A universal way of defining the causes of nationalism, applicable to every time and place, does not exist. It is dependent on how certain nations or states classify themselves in terms of race, religion and language, and how their political and economical structure is comprised in comparison to other nations/states.
Nationalism stems from being proud of one’s nation. Renan defines nationalism as an idealistic concept: “A nation is a soul, a spiritual principle. Two things, which are really only one, go to make up this soul or spiritual principle. One of these things lies in the past, the other in the present. The one is the possession in common of a rich heritage of memories; and the other is actual agreement, the desire to live together, and the will to make the most of the jopint inheritance…the nation, like the individual, is the fruit of a long past spent in toil, sacrifice, and devotion…To share the glories of the past, and a common will in the present; to have done great deeds together, and to desire to do more-…these are things of greater value than identity of custom-houses and frontiers in accordance with strategic notions. These are things which are understood, in spite of differences in race and language”(Renan).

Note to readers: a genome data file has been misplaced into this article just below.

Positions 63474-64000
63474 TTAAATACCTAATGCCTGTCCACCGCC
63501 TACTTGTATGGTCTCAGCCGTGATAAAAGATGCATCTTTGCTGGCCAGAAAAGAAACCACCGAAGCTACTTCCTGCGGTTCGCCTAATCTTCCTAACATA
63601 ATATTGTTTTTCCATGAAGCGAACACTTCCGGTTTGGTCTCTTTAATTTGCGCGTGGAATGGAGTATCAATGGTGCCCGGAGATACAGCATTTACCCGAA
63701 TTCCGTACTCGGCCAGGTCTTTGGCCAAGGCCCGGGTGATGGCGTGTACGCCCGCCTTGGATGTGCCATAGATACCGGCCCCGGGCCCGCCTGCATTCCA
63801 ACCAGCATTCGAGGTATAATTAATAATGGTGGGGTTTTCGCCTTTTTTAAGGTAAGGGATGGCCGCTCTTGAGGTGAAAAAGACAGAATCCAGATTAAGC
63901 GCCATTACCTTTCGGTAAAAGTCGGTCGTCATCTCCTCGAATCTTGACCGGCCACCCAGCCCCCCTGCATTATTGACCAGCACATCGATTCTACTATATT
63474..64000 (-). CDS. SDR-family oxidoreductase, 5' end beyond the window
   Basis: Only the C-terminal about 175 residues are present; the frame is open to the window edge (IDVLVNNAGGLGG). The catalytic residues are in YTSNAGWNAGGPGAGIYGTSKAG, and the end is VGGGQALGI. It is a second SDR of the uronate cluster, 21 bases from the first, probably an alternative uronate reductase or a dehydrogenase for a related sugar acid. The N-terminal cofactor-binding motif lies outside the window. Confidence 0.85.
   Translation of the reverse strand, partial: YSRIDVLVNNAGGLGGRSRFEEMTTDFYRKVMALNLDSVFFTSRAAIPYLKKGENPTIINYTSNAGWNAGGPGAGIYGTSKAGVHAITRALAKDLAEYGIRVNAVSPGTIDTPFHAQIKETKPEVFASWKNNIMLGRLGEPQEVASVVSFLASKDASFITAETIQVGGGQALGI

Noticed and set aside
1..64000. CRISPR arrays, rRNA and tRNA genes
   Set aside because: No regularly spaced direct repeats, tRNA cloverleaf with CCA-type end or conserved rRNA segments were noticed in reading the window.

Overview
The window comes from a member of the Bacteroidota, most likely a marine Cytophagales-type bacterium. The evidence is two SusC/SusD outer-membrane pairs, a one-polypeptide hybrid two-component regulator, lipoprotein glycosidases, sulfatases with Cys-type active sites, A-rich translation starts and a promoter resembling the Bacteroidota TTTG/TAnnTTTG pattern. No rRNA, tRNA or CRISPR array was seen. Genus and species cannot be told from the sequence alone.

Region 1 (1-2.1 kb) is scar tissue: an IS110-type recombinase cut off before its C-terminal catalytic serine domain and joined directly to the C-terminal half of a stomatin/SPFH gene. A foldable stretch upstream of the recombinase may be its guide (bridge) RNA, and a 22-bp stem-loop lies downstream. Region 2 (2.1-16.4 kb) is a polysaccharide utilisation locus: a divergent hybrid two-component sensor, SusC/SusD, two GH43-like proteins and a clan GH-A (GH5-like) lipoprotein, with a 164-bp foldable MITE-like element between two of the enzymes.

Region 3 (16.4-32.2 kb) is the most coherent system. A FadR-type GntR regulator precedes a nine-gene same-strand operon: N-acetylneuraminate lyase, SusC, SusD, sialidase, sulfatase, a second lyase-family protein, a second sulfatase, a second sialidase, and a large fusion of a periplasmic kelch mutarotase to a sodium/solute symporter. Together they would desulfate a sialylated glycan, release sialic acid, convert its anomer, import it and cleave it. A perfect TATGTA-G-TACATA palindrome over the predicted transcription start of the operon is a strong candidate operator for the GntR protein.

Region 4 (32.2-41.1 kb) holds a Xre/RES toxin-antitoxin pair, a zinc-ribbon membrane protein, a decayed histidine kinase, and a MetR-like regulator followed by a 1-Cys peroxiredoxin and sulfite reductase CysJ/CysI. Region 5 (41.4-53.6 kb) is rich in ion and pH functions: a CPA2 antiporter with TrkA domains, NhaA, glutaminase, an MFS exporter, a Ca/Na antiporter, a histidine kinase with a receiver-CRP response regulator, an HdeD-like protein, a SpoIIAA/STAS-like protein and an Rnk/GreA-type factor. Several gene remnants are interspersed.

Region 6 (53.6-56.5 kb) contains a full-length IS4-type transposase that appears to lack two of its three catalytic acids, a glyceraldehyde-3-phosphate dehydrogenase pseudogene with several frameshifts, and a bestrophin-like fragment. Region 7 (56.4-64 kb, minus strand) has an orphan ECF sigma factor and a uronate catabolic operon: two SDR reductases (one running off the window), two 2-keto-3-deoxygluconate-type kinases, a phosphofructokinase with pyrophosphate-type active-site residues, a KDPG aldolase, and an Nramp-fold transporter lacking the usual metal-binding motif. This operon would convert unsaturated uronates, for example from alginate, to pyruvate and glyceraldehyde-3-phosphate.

Adding to this, or simplifying it, Mastafa Rejai, in his book, Political Ideologies and Their Approach, mentions: “Nationalism refers to a feeling of membership in a nation together with collective desire and action to achieve and enhance the status, power, and well-being of a nation. Nation comes from the Latin, nation, reffering to a human group in a particular geographic area. Later on the meaning f nation was expanded to include common values, common ideals, common customs, common territory, common religion, common race, common past, common future and the like” (Rejai, 24).
In the process of glorifying one nation it is possible for that nation to infringe on the rights of another by conquering or annexing another nation, creating...